Recently, several in our congregation shared with me their troubling circumstances. All of them came to me hurt by the response of trusted friends and family. They were seeking love, support or comfort but what they received instead was well-meant but overzealous advice-giving.
Can you identify? You know those situations where you share something personal and someone immediately says, “Well, have you tried…” or “what you need to do is…” or “what works for me is…” When this happens, don’t you walk away feeling lonely, unheard, and frustrated? The underlying problem here is that often our attempts to love each other turn into attempts to fix each other.
In 2010 I was unemployed for nine months. As the months stacked up and my bank account dwindled, I became increasingly anxious and struggled with diminishing self-confidence. I felt lonely and anonymous. I was starkly aware of my inability to control my life. It was painful stretching time for my faith and I couldn’t cope with it alone. As I shared these challenges with the people I love, almost every one of them responded by asking if I proofread my resume, wrote good cover letters or needed to practice my interview skills. Those conversations left me deflated. I didn’t need someone to try to fix me or my problem – as if they could! I needed people to listen to my story, to try to understand what I was feeling and to remember me in their prayers. I wasn’t looking solutions but empathy and intercession!
As followers of Jesus Christ, we are called to bear one another’s burdens (Galatians 6:2), to love others like Christ loves us (John 13:34-35), and to love our neighbors as we love ourselves (Luke 10:27). Sometimes it is appropriate to express our love through practical actions like providing meals, fixing a leaky sink or even editing resumes. But if that is the only love we offer, then we’ve miss the opportunity to love the core of the person – their soul.
All of us have sincere love and concern for others. The real challenge is to translate the love we feel into acts of caring that are a balm that soothes rather than a bandage that just covers over an ugly wound.
How can we love each other in ways that avoid treating another person like a problem to be fixed? How can we move beyond problem/solution focused love to person/soul focused love? Here’s a little chart I made up to flesh out my understanding of the difference. Under which column do you think you’d fit?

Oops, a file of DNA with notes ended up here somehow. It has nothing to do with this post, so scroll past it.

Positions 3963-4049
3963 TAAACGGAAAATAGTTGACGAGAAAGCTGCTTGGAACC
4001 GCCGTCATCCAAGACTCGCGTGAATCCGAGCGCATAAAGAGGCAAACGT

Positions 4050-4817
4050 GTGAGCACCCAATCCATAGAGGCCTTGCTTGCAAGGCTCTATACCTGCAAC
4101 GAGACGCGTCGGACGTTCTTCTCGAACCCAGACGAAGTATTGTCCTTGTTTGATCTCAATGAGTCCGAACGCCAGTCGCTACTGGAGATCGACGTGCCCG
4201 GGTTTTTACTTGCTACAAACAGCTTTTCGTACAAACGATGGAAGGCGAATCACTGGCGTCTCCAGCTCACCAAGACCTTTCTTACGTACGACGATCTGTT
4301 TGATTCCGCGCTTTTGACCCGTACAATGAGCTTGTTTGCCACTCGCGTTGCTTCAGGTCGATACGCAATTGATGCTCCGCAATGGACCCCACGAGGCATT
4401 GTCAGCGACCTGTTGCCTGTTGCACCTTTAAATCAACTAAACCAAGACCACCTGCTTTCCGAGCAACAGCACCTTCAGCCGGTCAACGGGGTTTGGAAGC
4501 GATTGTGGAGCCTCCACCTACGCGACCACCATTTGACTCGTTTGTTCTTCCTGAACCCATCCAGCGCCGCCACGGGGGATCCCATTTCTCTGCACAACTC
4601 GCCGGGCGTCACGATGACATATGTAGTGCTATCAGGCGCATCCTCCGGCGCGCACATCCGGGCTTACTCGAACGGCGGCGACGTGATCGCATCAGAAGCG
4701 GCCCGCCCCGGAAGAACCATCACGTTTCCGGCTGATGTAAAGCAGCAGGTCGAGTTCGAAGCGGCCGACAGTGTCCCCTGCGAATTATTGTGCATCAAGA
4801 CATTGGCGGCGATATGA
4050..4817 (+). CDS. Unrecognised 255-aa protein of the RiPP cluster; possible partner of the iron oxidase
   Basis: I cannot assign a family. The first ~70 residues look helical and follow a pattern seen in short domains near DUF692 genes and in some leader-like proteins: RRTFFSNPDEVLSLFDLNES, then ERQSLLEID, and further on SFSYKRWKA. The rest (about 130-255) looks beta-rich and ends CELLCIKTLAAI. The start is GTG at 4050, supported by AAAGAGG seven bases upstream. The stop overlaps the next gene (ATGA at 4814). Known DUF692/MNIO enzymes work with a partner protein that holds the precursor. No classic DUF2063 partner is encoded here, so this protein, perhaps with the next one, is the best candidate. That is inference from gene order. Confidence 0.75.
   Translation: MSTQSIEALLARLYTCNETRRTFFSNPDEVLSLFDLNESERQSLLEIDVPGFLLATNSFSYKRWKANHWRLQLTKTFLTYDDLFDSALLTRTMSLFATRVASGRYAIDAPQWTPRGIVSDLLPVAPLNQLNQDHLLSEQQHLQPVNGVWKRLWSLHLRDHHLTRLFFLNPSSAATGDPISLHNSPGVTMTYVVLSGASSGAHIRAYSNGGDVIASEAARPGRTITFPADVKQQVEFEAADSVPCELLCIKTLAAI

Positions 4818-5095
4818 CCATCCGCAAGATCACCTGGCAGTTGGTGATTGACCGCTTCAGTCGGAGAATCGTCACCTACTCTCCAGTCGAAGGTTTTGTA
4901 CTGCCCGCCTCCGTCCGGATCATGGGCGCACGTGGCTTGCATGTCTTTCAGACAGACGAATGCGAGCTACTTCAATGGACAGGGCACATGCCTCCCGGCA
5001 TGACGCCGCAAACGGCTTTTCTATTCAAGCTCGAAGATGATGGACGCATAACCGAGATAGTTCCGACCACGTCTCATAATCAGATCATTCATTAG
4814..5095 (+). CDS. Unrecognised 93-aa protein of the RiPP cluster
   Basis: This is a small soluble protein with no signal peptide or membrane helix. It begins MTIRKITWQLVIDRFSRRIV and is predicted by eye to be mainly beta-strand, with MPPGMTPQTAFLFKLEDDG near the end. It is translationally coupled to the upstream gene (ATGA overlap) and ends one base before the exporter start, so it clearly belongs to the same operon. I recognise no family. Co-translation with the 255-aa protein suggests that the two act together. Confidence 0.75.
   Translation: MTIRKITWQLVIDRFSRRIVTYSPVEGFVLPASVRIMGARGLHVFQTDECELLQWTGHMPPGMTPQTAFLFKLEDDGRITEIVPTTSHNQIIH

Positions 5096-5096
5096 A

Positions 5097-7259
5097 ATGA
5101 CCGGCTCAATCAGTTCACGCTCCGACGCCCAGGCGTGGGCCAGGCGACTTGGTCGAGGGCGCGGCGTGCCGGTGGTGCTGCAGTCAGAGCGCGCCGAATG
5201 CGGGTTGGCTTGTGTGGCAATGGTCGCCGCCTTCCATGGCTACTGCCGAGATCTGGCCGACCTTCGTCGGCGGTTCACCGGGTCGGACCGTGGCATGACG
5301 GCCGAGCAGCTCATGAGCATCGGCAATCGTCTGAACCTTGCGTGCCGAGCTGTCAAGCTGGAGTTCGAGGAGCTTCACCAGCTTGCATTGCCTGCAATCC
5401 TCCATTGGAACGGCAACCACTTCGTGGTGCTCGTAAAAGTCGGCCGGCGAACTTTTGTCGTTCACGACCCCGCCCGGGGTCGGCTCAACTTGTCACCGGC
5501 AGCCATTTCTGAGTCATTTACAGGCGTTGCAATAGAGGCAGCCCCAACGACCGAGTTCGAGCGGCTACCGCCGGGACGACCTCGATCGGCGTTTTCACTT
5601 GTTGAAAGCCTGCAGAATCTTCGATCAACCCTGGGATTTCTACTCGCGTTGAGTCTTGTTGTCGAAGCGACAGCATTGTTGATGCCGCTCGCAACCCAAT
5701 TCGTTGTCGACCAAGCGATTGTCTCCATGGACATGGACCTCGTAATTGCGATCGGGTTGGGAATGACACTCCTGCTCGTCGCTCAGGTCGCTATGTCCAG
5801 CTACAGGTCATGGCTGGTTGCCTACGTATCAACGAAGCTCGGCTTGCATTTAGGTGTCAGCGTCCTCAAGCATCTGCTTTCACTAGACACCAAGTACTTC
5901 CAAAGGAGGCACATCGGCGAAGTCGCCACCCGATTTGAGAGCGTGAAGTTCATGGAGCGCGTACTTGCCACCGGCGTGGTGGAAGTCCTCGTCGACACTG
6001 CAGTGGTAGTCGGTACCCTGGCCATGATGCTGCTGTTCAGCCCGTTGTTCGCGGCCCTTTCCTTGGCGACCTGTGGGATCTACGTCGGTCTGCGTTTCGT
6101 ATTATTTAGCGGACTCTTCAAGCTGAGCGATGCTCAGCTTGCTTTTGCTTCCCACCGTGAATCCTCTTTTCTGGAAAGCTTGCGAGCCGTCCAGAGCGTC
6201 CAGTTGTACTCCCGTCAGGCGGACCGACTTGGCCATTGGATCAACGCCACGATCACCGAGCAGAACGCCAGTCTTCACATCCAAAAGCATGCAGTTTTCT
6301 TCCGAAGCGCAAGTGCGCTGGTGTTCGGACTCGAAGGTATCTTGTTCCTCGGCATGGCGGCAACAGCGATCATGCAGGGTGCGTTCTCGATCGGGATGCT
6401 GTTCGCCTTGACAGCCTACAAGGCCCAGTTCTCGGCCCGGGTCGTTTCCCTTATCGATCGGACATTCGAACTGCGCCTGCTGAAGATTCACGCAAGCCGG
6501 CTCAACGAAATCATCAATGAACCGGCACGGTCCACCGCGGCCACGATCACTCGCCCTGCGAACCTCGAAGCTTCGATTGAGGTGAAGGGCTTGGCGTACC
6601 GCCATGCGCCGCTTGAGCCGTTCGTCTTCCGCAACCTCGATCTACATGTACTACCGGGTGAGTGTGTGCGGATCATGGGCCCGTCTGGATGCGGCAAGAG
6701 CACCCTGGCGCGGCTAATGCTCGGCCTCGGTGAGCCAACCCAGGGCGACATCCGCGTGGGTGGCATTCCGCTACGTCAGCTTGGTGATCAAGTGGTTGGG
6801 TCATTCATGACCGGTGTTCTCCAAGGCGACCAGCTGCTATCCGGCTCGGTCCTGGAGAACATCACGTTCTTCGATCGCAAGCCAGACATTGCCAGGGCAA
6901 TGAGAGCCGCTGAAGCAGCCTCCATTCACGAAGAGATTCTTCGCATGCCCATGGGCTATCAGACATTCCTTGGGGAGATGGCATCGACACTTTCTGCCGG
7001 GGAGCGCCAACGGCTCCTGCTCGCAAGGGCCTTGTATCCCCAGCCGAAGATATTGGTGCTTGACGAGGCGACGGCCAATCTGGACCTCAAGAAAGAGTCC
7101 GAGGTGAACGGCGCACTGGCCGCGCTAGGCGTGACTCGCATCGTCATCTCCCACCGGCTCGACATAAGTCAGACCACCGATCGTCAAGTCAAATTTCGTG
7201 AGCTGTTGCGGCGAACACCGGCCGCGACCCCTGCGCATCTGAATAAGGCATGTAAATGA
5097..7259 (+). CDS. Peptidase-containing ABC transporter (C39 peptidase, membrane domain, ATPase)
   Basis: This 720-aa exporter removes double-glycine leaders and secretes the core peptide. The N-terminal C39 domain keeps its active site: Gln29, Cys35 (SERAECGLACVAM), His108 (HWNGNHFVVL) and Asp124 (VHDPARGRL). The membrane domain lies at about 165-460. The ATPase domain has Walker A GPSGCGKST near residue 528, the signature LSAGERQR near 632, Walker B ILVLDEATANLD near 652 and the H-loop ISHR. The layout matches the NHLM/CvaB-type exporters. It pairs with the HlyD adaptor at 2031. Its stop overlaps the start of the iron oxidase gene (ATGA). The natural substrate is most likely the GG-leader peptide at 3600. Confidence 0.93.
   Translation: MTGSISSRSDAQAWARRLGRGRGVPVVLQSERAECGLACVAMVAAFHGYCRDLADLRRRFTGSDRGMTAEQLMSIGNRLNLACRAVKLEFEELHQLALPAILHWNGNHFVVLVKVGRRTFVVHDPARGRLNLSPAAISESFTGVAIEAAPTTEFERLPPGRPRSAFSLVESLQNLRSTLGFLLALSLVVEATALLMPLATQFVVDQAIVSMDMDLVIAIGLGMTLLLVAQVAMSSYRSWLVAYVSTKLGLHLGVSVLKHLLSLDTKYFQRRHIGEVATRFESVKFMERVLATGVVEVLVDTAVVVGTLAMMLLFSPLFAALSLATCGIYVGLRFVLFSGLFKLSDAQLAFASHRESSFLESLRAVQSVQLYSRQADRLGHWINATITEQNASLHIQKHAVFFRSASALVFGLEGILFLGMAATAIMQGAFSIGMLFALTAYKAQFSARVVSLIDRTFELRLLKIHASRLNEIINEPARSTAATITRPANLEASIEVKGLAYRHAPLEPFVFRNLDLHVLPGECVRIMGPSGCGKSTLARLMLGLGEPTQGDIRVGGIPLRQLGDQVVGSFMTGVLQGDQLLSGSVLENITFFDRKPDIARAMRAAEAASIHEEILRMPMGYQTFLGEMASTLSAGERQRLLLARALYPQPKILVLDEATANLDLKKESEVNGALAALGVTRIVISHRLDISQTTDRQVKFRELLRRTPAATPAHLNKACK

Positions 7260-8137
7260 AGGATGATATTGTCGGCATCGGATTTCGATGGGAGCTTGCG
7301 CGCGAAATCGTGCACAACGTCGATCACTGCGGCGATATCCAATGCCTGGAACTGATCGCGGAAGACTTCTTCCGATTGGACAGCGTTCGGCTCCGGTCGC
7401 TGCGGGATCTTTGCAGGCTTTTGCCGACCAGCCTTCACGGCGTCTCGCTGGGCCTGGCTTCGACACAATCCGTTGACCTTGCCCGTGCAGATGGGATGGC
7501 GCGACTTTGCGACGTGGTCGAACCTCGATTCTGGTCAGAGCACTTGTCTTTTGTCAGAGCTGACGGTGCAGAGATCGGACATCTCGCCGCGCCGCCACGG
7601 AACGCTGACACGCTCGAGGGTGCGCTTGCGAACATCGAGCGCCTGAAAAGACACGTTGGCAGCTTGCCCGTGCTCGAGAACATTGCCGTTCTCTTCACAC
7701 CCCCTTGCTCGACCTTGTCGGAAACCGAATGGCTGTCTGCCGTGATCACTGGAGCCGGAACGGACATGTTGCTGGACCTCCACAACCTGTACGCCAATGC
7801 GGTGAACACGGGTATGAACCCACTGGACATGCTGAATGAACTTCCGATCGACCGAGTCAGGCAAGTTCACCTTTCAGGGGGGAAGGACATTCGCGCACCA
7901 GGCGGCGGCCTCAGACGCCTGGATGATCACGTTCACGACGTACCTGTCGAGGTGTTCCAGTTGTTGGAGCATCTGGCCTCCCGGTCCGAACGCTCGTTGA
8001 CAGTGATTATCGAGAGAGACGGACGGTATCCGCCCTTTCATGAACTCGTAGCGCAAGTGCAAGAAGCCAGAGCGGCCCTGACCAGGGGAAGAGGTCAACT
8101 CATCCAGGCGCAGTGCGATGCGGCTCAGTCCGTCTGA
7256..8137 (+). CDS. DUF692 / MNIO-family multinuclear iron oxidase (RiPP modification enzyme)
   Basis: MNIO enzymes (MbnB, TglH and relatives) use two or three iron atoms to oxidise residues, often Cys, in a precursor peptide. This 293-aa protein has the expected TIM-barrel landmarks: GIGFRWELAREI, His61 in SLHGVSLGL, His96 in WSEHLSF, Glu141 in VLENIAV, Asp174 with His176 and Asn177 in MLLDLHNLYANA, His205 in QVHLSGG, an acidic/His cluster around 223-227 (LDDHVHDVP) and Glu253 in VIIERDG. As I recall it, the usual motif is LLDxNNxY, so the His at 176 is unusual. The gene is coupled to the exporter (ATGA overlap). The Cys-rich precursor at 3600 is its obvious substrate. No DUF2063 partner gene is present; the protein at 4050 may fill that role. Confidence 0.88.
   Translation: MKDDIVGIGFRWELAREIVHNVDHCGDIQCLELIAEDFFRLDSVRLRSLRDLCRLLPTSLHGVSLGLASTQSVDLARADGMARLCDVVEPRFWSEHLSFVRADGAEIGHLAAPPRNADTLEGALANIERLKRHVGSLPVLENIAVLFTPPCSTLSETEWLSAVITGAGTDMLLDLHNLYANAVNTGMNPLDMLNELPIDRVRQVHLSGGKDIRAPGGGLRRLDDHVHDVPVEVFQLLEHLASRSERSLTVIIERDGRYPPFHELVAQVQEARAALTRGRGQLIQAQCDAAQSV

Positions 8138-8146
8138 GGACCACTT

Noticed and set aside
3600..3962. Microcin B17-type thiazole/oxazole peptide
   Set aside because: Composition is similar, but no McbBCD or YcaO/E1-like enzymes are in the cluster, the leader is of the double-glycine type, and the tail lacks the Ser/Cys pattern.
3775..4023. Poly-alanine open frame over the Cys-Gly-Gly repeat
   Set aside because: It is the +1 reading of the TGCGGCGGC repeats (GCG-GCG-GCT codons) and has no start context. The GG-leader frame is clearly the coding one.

Problem/Solution focused Love
Person/Soul focused love
|Feels the urge to fix||Feels the urge to listen and understand|
|Makes comments||Asks questions|
|Responds with “Have you tried?” etc.||Responds with “That sounds ______. What is this doing to your heart/faith/confidence?”|
|Gives advice||Assumes you have some valuable perspective on your own life and asks questions like: what do you think you need, what would help/support look like to you, what do you think will bring you comfort?”|
|Quotes scripture one-liners like a sage||Inquires whether/how God has spoken into their situation through scripture reading or prayer|
|Go-to response: “I’m sorry. I’ll pray for you,” which is often followed by an awkward silence, a quick escape and zero follow up.||Realizes there is no go-to response. Acknowledges the significance of the person and the problem by either asking to spend quality time together or referring them to someone who may better equipped to care for them. Asks the person how to pray for them and follows up.|
The first important step toward person/soul focused love is self-review. We each need to unearth the answer to the question, “Am I someone who offers problem/solution focused love or someone who offers person/soul focused love?”
Listening is a fundamental act of love. It should be our first response to someone’s pain. To love well, we must learn to listen well and that means resisting our cultural instincts to hurry or to allow ourselves to superficially hop through daily human interactions. For many of us, listening is a call to put away or turn off our cell phones and sit face to face with someone – actions which have become far too rare!
Sunday’s sermon reminded me that when we look into God’s commands we see the heart of the commander, which is love. Christians, like all humans, are well-known for rushing into acts of either fixing our neighbors or escaping from them. Maturing disciples must continually ask, “What does love require of me?” Like the needle of a compass, that question will keep us moving toward true love. We see true love expressed in the life and death of Jesus Christ.
(To listen to the sermon that inspired this reflection go to: http://hopechurchchandler.com/sermons. The sermon is titled “Loophole Christians”)